About The Birmingham & Midland Institute
The Birmingham & Midland Institute has been at the heart of Birmingham’s cultural life for almost 170 years. It was founded by Act of Parliament in 1854 for the ‘Diffusion and Advancement of Science, Literature and Art amongst all Classes of Persons resident in Birmingham and Midland Counties’. Charles Dickens was one of its early Presidents.
During the late nineteenth century, the BMI played a leading role in the introduction of scientific and technical education in Birmingham until the state gradually took over its functions. It was thus the forerunner of many educational bodies such as the Birmingham Conservatoire.
Located in a Grade II* listed building, the BMI has a thriving programme of cultural and educational activities, which includes a wide spectrum of arts and science lectures, exhibitions and concerts. The building is also a venue for many externally-organised events and can be booked for conferences and meetings. The Institute also owns and runs the original Birmingham Library, founded in 1779. The Library collection is gradually growing by the regular purchase of new books, principally on the field of humanities and modern fiction.
The BMI has longstanding associations with a number of independent societies who use the premises for their activities and meetings. Affiliated societies have kindred interests and include the Birmingham Philatelic Society and the Midland Ancestors.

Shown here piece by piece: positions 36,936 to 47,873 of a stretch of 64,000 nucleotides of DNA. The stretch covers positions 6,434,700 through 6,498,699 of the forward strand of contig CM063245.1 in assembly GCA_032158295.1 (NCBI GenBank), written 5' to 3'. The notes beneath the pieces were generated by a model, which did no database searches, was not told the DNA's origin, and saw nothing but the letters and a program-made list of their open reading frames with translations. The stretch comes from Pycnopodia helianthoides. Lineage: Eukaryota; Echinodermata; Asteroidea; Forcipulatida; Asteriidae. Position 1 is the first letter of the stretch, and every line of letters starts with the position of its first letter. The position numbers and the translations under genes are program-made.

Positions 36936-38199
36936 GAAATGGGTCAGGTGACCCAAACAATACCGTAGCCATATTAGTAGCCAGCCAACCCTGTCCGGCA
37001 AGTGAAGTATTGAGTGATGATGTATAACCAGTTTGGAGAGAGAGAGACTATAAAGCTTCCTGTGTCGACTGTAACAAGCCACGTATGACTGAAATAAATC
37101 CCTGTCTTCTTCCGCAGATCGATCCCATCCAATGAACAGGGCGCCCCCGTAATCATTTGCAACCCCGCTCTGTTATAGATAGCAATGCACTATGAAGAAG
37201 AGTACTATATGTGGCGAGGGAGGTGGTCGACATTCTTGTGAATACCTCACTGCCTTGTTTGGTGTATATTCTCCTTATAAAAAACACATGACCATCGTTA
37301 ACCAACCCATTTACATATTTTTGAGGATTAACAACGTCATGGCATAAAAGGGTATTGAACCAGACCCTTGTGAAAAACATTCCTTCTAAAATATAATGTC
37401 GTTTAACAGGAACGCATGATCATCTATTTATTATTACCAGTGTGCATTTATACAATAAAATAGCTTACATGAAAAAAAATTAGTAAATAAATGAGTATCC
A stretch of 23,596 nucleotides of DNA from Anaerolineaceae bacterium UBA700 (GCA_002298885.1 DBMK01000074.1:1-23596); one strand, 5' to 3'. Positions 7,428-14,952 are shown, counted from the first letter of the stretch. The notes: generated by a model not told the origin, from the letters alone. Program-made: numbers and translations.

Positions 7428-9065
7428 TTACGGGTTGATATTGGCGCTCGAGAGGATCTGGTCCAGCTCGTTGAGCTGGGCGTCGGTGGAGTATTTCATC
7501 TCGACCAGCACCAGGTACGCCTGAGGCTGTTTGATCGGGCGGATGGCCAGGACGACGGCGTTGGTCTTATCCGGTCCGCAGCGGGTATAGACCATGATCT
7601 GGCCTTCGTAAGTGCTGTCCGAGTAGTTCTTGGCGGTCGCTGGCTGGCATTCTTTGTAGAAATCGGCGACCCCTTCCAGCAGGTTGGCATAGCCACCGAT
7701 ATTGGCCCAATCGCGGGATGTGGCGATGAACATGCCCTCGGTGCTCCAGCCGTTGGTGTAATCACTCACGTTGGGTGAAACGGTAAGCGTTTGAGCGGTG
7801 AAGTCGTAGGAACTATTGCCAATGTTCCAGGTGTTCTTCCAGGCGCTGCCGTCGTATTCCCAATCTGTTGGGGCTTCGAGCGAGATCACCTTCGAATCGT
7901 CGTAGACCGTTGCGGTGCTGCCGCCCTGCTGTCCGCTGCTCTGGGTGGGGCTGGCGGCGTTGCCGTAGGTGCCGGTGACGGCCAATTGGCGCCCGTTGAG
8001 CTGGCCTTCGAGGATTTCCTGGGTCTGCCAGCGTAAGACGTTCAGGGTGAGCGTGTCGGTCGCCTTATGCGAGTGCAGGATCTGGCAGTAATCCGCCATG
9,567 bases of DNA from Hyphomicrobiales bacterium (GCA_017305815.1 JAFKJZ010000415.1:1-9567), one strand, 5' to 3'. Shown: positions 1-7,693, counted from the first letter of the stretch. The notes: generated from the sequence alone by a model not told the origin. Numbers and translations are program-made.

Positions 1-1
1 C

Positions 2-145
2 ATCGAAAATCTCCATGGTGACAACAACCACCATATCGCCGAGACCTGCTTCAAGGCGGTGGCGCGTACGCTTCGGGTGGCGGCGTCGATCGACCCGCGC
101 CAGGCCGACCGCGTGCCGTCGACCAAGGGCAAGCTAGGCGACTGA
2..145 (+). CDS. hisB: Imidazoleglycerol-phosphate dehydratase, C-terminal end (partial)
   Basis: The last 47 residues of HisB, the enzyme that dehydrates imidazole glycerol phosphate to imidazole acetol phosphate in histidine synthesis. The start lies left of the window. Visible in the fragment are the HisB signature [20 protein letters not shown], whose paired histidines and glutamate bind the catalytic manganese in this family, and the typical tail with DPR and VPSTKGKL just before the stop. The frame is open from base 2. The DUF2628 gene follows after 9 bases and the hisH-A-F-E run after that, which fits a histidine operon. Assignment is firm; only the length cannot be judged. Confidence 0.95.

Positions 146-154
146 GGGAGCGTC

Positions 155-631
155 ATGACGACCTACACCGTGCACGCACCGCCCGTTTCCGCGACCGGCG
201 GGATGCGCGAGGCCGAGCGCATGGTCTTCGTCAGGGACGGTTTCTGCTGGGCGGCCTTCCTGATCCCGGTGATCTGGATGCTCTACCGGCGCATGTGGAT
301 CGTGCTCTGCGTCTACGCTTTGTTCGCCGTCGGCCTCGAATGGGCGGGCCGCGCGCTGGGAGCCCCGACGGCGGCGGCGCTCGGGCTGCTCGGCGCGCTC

A (Potted) History of the Birmingham & Midland Institute
Plans to establish the Institute began as far back as 1852. Membership to various local educational institutions in Birmingham were beginning to dwindle by the mid-nineteenth century and as a result, the Philosophical Institute, Midlands Institute, Mechanics’ Institution and Birmingham Society of Arts came together to form a new organisation to bring together their shared aims and objectives. The plans for this new, permanent institute to promote practical science, literature and the arts was first put into motion by Arthur Ryland at a dinner party in the summer of 1852.
A formal proposal for the establishment of the BMI was presented in the January of 1854. An Act of Parliament was passed, which outlined its purpose for ‘the Diffusion and Advancement of Science, Literature, and Art amongst all Classes of Persons resident in Birmingham and the Midland Counties…’. Activities and facilities included (this is not an exhaustive list): lectures in science, literature and the arts, and a laboratory for the study of chemistry. Planning permission was given by the town council in the September of that same year to erect a building between Paradise St and Edmund St. A building was designed by architect Edward Middleton Barry. However, in 1859 the Institute fell into financial difficulty when the building was only half finished and the Institute had to function as such until 1860 when the Town Council ‘bought back’ part of the land to establish the Free Library. This remaining half of the building was completed by William Martin and John Henry Chamberlain as Barry’s tender was deemed too expensive by the town council. The municipal Public Library opened in 1866, but burned down during the building of an extension in 1879.
In 1956 the old Birmingham Library, in Margaret Street, became part of the Institute and in 1966, the Institute re-located to Margaret Street when its original premises in Paradise Street were compulsorily purchased by the city council and demolished to make way for a new traffic scheme. That traffic scheme was never realised.
The Institute is a Grade II* listed building, completed in the Jacobean style in 1899 to designs by F. Barry Peacock of architects firm Cossins & Peacock (later Cossins, Peacock & Bewlay).